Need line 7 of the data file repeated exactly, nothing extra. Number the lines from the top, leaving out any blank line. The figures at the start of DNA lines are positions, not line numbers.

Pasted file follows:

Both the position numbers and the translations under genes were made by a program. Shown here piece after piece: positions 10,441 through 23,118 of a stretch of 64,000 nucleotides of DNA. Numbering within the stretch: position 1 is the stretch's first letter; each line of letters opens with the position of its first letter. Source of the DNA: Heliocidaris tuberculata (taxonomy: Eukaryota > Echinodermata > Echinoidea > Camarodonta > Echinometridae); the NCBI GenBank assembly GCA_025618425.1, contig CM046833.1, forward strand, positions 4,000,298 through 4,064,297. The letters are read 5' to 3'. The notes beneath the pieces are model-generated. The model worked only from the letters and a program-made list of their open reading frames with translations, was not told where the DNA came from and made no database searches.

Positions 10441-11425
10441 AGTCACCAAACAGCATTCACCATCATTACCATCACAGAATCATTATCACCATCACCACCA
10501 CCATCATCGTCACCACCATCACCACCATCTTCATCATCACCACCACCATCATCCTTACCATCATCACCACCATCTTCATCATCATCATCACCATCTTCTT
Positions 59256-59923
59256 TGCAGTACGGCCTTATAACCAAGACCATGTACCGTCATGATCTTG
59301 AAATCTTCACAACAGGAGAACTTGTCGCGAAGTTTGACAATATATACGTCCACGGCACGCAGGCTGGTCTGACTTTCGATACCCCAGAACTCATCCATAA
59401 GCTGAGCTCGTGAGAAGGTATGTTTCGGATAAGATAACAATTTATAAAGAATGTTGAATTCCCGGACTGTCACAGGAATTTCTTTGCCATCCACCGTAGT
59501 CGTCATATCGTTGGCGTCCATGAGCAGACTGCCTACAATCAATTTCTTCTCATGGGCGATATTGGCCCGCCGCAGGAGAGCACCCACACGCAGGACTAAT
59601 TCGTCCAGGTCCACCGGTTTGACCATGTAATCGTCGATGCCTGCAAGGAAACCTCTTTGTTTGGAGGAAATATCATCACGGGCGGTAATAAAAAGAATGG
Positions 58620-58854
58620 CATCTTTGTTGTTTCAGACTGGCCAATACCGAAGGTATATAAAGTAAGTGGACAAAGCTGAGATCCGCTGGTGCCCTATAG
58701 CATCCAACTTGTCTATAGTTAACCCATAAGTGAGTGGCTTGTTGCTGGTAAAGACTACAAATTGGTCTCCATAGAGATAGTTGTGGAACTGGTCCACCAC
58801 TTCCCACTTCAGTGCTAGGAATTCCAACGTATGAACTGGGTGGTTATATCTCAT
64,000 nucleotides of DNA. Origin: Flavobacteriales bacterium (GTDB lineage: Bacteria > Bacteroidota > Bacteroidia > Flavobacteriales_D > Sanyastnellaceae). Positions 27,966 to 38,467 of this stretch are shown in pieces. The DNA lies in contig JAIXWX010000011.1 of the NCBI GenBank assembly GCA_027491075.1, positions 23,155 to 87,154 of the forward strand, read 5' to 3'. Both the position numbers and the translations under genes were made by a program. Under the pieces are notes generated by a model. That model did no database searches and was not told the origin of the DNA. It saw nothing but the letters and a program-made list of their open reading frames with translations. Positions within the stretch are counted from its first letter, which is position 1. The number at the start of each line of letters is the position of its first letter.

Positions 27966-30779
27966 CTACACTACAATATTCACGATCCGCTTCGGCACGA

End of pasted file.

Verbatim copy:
59301 AAATCTTCACAACAGGAGAACTTGTCGCGAAGTTTGACAATATATACGTCCACGGCACGCAGGCTGGTCTGACTTTCGATACCCCAGAACTCATCCATAA